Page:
wow, what week. aside from a lot of other stuff going on in my life, dream-build-play ended this week! the team had a laundry list of things to do before the deadline, and my god did we work our asses off. justin got a really sweet piece done for arcade mode, and karl got some incredible assets in, including another beautiful chase scene! i shed a tear, because i got to remember what college was like, working til 5am to meet a deadline…only in college, i didn’t have work the next day. it was a bit rough.

anyway, i think we sent in a respectable entry….7 semi-finished levels, 3 bosses, 4 game modes, a bunch of weapons. the only thing i didn’t want in there is a nasty bug that i can’t seem to remedy. oops.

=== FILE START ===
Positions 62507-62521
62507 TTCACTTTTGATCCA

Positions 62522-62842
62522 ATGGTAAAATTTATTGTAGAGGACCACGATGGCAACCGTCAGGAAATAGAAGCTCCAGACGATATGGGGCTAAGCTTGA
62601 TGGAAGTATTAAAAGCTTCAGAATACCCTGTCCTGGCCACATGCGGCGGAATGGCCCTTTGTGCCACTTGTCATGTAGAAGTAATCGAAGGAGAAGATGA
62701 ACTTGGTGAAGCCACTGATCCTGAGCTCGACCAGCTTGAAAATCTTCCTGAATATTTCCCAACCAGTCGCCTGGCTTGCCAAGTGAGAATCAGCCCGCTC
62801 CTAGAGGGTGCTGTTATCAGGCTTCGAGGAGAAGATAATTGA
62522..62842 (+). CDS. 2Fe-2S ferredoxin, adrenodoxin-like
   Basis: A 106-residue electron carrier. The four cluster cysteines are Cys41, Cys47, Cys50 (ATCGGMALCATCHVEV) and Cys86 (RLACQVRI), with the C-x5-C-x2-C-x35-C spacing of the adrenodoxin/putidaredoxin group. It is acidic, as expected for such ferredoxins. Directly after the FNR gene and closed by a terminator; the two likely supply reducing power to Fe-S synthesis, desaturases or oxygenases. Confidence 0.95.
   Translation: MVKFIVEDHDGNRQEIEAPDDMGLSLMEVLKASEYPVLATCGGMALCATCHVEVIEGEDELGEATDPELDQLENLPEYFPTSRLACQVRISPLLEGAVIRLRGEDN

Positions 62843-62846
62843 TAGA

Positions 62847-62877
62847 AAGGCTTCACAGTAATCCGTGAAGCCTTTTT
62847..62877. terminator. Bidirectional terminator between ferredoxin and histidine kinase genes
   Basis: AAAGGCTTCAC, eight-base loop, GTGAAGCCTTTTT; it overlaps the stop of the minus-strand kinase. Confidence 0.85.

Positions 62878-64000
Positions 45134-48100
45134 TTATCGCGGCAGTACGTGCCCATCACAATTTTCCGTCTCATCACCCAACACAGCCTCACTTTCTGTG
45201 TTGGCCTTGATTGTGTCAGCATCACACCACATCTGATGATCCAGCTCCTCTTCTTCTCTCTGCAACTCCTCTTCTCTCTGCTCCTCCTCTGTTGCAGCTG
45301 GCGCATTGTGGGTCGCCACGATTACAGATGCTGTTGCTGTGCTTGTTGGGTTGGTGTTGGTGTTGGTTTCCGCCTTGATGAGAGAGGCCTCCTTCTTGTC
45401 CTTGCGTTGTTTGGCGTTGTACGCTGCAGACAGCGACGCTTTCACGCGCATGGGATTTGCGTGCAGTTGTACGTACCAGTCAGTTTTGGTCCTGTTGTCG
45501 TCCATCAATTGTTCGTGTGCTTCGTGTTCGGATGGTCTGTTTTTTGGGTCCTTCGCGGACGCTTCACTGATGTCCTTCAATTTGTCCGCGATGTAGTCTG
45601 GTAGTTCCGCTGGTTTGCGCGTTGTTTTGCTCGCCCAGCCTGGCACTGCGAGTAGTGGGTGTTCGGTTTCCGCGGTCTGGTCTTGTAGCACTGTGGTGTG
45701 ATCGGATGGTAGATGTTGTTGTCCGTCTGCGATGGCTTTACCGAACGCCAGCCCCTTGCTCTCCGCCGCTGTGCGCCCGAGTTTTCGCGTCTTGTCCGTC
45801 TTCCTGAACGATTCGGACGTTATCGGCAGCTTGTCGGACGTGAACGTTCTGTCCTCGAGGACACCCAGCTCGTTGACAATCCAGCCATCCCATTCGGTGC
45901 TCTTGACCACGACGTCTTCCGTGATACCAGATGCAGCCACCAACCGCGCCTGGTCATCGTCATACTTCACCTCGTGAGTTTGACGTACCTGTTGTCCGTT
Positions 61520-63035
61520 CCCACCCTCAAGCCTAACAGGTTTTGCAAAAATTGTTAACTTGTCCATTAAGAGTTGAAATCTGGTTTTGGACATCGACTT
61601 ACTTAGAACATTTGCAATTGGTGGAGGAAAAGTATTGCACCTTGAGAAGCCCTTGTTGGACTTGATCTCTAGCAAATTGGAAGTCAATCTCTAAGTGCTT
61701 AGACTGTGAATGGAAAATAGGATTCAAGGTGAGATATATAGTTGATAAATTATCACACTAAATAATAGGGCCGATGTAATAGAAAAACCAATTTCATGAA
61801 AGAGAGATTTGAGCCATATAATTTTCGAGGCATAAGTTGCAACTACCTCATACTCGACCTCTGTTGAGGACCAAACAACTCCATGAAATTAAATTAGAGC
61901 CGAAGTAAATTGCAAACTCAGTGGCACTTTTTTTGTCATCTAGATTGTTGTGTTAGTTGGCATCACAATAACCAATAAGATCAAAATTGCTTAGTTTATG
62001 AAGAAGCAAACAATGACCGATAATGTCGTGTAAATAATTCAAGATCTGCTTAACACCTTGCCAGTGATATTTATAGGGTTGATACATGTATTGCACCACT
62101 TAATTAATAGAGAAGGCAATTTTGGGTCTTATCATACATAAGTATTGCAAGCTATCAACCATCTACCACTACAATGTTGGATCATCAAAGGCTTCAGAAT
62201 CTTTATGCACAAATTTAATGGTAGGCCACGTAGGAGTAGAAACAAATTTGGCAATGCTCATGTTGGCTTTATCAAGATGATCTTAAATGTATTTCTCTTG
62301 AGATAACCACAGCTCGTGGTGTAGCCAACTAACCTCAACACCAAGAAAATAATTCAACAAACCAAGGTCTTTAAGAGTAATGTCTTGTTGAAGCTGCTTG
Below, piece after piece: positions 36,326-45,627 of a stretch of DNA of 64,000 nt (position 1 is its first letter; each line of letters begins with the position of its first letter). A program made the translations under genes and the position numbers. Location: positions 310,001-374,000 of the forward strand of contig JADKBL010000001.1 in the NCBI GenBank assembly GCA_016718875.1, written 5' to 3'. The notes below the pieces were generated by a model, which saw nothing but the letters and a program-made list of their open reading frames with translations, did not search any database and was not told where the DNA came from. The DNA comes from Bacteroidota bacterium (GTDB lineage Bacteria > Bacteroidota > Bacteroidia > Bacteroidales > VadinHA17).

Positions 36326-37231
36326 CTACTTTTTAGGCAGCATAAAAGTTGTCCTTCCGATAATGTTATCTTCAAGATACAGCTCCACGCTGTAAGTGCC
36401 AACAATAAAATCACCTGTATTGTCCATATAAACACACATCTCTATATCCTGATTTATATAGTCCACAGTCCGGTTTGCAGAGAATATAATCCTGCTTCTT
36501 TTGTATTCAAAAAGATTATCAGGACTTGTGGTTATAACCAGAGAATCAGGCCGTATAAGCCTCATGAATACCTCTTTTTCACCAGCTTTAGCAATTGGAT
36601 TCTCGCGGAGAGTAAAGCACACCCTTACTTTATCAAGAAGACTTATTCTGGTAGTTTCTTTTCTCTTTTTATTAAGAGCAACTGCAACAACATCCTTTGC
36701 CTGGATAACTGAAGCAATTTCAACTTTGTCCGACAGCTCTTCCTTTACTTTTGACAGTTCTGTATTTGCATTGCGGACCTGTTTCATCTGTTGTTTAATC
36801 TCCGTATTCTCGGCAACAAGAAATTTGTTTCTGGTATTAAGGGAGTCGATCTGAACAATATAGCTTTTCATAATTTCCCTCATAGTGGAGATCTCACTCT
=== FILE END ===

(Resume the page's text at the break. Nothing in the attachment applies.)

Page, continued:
thanks karl and justin for all the work this week!

now on to get it out the door and online!


Jul 5 2009

plowin’ through

i love finishing a big task, especially one that i’ve been putting off for weeks. checkpoints! it’s so common we take them for granted, but they’re not trivial to implement…i know i wrote the damn thing, but my engine is like a black box. i add stuff to it daily, but i try not to think about it on the whole…however, implementing checkpoints (saving states periodically, so if you die you go back to that point in time) forced me to figure out what exactly determines my game’s state. saving/restoring state isn’t the hard part; figuring out WHAT to save is. do i save every bullet position? what if an enemy’s exploding just as i save state? should i save every particle? i currently saving as little as possible…it’ll be interesting to see what, if anything, i missed.

i also checked off another big box…upgrades! guns and lasers gain power now, and now that we added karl’s art, the visuals change as well, making you feel like you just got a shot of adrenaline.


Jun 12 2009

instant gratification can be nice

been working on menus and finite state machines and the like. it sounds boring, but you know what? i’ve been enjoying it. here’s why: